It seems there really is no place like home for a history-making Angus osprey after a birthplace visit years after dropping off the satellite radar.
The male became the first recorded Angus osprey chick when he hatched at the Scottish Wildlife Trust’s Balgavies Loch reserve, a few miles east of Forfar in 2012.
He was raised high up in the island nest at the attraction and, in a lengthy and tricky operation carried out by SWT experts, was ringed as Blue YD when just weeks old.
The Balgavies parents have gone on to raise a double-figures family in the years since – including a rare brood of four in 2016 – but due to the difficulties of getting up to the nest and the risk of frightening the adults off, Blue YD remains the only ringed Angus osprey.
He was also satellite tagged and tracked thousands of miles to Senegal in West Africa after fledging and flying south with his mum and dad.
In 2014, Blue YD surprised SWT chiefs by becoming only the second recorded two-year old to begin a return migration to the UK, but after 20,000 recorded kilometres on his tracking schedule, the youngster dropped off the radar.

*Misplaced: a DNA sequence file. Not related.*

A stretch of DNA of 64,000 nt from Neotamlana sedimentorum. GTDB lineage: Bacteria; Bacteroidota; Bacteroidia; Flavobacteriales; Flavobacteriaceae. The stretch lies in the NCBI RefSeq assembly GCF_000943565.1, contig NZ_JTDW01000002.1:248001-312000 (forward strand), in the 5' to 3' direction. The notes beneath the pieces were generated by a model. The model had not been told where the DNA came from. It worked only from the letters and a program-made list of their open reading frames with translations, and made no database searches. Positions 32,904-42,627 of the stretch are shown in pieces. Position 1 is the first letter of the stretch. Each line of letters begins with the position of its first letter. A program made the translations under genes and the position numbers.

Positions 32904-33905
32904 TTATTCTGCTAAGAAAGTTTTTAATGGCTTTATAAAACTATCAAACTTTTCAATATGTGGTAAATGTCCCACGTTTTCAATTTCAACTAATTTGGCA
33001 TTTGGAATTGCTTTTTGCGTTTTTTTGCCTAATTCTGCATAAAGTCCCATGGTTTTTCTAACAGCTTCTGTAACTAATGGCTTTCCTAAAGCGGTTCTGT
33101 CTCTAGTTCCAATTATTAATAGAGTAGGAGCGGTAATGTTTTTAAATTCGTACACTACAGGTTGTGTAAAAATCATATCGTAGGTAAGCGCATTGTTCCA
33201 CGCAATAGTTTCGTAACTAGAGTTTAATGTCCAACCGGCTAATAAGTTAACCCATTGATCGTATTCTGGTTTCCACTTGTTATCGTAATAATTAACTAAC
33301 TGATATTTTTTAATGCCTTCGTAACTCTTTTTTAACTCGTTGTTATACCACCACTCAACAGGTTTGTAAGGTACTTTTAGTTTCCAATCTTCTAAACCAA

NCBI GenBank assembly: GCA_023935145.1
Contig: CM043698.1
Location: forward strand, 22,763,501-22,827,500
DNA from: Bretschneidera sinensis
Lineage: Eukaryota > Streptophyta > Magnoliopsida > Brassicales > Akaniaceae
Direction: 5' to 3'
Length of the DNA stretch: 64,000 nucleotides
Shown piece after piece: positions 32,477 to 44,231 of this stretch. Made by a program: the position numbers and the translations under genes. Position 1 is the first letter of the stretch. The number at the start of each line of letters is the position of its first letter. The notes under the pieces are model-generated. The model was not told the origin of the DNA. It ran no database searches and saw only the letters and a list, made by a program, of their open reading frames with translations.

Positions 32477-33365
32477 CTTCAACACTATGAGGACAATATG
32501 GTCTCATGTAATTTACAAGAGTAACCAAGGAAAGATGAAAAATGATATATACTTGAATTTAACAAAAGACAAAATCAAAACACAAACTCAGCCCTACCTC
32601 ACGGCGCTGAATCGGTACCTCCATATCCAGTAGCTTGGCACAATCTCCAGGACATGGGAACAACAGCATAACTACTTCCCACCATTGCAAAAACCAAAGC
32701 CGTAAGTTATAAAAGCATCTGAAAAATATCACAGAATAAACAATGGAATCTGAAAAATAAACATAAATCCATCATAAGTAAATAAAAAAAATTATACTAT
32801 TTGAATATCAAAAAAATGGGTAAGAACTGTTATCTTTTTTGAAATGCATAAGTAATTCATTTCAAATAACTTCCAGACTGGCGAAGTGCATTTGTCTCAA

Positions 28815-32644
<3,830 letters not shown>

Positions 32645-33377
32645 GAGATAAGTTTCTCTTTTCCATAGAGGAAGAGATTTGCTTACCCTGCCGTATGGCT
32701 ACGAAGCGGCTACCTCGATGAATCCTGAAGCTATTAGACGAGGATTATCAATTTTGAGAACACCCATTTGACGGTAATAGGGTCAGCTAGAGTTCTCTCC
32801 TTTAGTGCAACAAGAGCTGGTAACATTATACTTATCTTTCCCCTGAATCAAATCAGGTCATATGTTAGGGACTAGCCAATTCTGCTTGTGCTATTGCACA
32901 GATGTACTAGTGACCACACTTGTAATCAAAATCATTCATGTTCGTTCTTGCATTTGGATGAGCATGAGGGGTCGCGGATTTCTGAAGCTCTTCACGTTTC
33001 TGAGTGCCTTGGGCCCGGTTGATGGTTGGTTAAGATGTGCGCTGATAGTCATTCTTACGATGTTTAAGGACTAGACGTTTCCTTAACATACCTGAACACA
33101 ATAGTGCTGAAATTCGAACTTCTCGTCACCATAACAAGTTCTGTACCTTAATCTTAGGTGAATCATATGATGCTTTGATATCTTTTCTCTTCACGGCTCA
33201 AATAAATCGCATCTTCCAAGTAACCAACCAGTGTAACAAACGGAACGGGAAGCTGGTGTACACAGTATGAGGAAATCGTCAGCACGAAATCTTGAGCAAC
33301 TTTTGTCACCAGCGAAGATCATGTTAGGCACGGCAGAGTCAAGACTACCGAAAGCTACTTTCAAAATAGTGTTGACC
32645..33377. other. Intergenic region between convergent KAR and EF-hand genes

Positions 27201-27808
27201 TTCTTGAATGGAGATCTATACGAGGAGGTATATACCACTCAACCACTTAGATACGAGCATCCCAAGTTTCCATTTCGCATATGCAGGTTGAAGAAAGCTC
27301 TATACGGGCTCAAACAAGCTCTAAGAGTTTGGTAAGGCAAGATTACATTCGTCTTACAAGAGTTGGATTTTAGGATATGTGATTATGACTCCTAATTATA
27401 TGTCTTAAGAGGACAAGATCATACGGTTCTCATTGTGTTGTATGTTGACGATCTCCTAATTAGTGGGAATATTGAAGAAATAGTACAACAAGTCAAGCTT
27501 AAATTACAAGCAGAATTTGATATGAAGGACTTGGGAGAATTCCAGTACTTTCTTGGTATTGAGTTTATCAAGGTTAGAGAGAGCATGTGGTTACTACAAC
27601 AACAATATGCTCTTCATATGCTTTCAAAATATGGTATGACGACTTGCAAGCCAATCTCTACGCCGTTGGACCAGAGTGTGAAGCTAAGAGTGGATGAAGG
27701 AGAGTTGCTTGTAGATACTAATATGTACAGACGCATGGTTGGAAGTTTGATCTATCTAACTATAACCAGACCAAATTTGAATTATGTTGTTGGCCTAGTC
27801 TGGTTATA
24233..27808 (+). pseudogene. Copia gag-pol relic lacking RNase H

There were fears that he may have met a sad end, but raptor fans clung to the hope the issue might have the simpler explanation of being a technical problem which had led to the loss of signal.
Those hopes were realised when Blue YD made an subsequent appearance in Fife, and in recent days he has home been seem back home, circling around the Balgavies nest where his parents – Mrs and Mrs Green BF – have settled in for the summer.
The adult birds had an interesting start to the 2019 breeding season when they were forced to evict a pair of greylag geese from the loch eyrie, and Balgavies fans believe the indications are there that the female is already incubating.
Balgavies Loch regular Darren Dawson was photographing the pair when he heard Mrs Green make an intruder alert call.
“It was none other than Blue YD, who did a wee fly-by of the nest,” said Darren, whose photos are widely shared through the Balgavies Loch Ospreys Facebook page.
The satellite tag on the 2012 chick is clearly visible in Darren’s photographs and one theory is that the bird has made a return to his home territory in the hope of finding a mate.